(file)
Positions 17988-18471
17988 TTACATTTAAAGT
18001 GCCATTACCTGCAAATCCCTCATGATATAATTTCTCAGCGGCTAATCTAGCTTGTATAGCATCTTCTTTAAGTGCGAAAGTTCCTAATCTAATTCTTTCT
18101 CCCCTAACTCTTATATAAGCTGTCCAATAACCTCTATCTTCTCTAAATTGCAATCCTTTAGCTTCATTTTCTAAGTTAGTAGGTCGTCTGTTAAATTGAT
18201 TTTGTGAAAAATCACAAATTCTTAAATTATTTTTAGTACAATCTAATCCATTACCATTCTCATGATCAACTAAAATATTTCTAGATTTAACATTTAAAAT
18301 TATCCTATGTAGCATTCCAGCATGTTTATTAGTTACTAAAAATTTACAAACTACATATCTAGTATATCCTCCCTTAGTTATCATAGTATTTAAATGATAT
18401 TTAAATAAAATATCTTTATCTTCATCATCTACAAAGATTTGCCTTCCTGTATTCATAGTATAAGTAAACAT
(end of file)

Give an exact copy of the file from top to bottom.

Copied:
Positions 17988-18471
17988 TTACATTTAAAGT
18001 GCCATTACCTGCAAATCCCTCATGATATAATTTCTCAGCGGCTAATCTAGCTTGTATAGCATCTTCTTTAAGTGCGAAAGTTCCTAATCTAATTCTTTCT
18101 CCCCTAACTCTTATATAAGCTGTCCAATAACCTCTATCTTCTCTAAATTGCAATCCTTTAGCTTCATTTTCTAAGTTAGTAGGTCGTCTGTTAAATTGAT
18201 TTTGTGAAAAATCACAAATTCTTAAATTATTTTTAGTACAATCTAATCCATTACCATTCTCATGATCAACTAAAATATTTCTAGATTTAACATTTAAAAT
18301 TATCCTATGTAGCATTCCAGCATGTTTATTAGTTACTAAAAATTTACAAACTACATATCTAGTATATCCTCCCTTAGTTATCATAGTATTTAAATGATAT
18401 TTAAATAAAATATCTTTATCTTCATCATCTACAAAGATTTGCCTTCCTGTATTCATAGTATAAGTAAACAT